Are You Grammatically Dismembering Your Characters?
by Jason Black
It's true. From time to time, writers dismember their characters. I don't mean they do it with cleavers or chainsaws. I don't mean that this happens in the plot. They do it with grammar. When writers put a character’s parts in the grammatical subject position instead of the character herself, the character can come to exist not so much as her whole self but as a collection of individual body parts that happen to be arranged in a vaguely human manner.
Any portion of a character will do: Physical parts like feet, ears, and eyes. Non-corporeal parts such as the mind, the senses, and in paranormal or fantasy literature, special abilities such as far-sight and the like. Here’s an example.
Susan’s worry rose, blocking her mind from any other thoughts. Where’s Alex? He should be here by now. Her eyes scanned the theater lobby, the sidewalk outside, the parking lot, looking for him. They saw nothing.
On the surface, it’s not literally true. Susan’s worry itself didn’t actually do anything. Susan is the one who did the worrying. Similarly, her eyes did not elect to scan her surroundings all by themselves. Susan scanned her surroundings, using her eyes.
But the way the example is written gives the notion of Susan's worry doing battle with Susan's brain. It suggests Susan's eyes taking leave of her, to float around Susan's surroundings, doing what eyes do but coming up empty. At no point in that passage is the whole person of Susan in charge of anything.
It may seem like a harmless question of style. Reasonable readers certainly do take the intended meaning just fine. They don’t automatically jump to the erroneous literal interpretation of those words. But every time you put a character’s parts in the subject position of the sentence, you rob the character of just a little bit of power. You take the whole character out of control, in favor of a mere portion of her.
This is a case where the cliché is absolutely true. The whole really is greater than the sum of the parts. A whole character, a whole person, creates much stronger resonance with the reader than the result of presenting the character’s parts one by one. Even if each and every part gets a turn.
Every time you do this, you send a subtle message that the character isn’t really in charge. That she, the whole person, is but a slave to her parts. The cumulative effect of consistent grammatical dismemberment makes the overall character seem more passive, less action-oriented. When Susan’s senses reach out, when her parts act while the grammar has her sit idly by, it undermines the reader’s ability to believe in Susan as a strong agent of action in the story.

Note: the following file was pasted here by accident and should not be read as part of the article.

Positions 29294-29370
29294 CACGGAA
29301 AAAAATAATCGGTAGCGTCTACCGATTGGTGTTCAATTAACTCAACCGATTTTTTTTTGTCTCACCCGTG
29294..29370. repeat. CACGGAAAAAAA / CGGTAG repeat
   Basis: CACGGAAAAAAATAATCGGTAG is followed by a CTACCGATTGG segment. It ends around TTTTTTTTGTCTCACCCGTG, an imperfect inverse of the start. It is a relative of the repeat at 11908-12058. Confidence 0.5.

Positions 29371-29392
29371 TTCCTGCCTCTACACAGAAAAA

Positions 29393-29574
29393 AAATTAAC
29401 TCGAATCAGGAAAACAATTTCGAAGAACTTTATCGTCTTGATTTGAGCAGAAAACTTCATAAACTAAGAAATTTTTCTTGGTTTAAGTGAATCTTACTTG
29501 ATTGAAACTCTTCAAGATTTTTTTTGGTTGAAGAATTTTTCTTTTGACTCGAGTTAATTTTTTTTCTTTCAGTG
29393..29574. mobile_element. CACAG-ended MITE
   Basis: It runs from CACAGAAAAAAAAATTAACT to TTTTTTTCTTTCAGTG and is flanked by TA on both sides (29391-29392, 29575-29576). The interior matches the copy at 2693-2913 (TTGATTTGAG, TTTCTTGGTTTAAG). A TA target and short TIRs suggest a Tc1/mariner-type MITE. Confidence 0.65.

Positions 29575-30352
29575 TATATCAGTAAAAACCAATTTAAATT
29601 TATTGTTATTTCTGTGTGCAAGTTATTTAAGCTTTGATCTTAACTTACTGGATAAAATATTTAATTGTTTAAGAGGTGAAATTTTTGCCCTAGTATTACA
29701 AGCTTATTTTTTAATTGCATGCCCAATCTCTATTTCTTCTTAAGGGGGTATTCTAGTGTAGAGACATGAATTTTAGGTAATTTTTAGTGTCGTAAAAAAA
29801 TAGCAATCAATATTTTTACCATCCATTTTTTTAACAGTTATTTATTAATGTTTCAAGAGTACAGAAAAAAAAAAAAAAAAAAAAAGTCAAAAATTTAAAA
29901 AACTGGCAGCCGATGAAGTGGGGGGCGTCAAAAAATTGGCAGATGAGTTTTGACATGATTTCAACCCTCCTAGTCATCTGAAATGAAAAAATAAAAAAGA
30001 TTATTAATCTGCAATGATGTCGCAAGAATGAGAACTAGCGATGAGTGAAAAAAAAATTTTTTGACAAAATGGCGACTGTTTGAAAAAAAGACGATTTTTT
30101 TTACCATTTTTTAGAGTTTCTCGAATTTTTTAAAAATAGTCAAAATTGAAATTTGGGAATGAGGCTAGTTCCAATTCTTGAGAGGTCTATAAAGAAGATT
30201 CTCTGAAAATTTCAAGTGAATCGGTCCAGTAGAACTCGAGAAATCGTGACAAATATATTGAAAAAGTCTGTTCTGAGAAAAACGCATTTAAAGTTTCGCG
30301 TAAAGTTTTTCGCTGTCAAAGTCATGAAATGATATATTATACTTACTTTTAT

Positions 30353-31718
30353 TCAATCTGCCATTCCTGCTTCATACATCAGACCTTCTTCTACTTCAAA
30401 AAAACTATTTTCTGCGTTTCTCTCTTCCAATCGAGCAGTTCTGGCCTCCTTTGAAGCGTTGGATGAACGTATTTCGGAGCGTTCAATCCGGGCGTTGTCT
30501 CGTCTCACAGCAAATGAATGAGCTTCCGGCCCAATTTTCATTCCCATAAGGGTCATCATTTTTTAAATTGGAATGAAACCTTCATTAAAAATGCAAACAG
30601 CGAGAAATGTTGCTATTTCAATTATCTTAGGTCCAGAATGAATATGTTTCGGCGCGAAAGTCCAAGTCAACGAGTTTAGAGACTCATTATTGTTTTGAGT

It's fine to do this once in a while. This bit of grammatical synecdoche is not problematic in and of itself, so long as you use it in moderation. It's when an entire manuscript consistently puts the parts before the person that you have a problem. Keep your whole character in charge most of the time, and you'll be fine.
There are circumstances when it is appropriate to put a fractional character in the subject position. Chief among these are times when a character experiences involuntary actions. When the heart quickens, it does so without our conscious bidding. When a sudden fright causes adrenaline to dump into our bloodstream, that’s automatic. We do not choose to blush. We humans do experience uncontrollable physiological responses to the events of our lives, and there's nothing wrong with portraying those responses as they really are.
Anything a character’s body does that is outside of her conscious control is fair game to put into the subject position of the sentence. In those circumstances, the whole character truly is not in control. In such times, it is perfectly appropriate for something else to occupy the subject position.
The other notable exception is the hands. Hands are so closely associated with the exercise of ordinary human will as to constitute a special case. At least in English, it is almost idiomatic that hands stand in for our will. In situations such as the following, we implicitly interpret a character's hands as tools the character is using to express her whole self's will:
Elaine's hand flew across the page as she penned the lines of a sonnet she was sure would win her the Frost Medal.
Reversing the pattern
Hands are so closely associated with the will that reversing this expectation creates a powerful effect. Horror fiction and movies, in fact, seem to delight in turning characters’ hands against them. One of the most memorable scenes in the cult-classic horror movie The Evil Dead involves the character of Ash fighting his own murderous hand before ultimately dismembering it to save his own life.
Think about the reversal going on there, and how Ash’s response portrays him. Ash’s hand becomes possessed, such that he no longer controls it. It is now a tool in service of another entity's will, and it attacks him. Ash is rightfully shocked. He is out of control of his own body. To regain control and save himself he is forced to physically separate himself, in an act of fully willful dismemberment, from his own hand.
Ash's personal strength, his fitness to be the movie's protagonist, comes shining through. Even when his hand took the subject position, Ash remained the ultimate agent of action.
Such circumstances are clearly the exception. The rest of the time—that is, when demonic possession is not involved—don’t dismember your characters by accident. Leave your whole characters as the agents of action, and let their body parts remain tools of the will as they properly are.
Jason Black is a Seattle area book doctor who helps novelists sort out the thorny issues in their novels. He is a regular presenter at the PNWA Summer Writers Conference, and is writing a handbook on character development techniques. To learn more about Jason or read his blog, visit his website at www.plottopunctuation.com.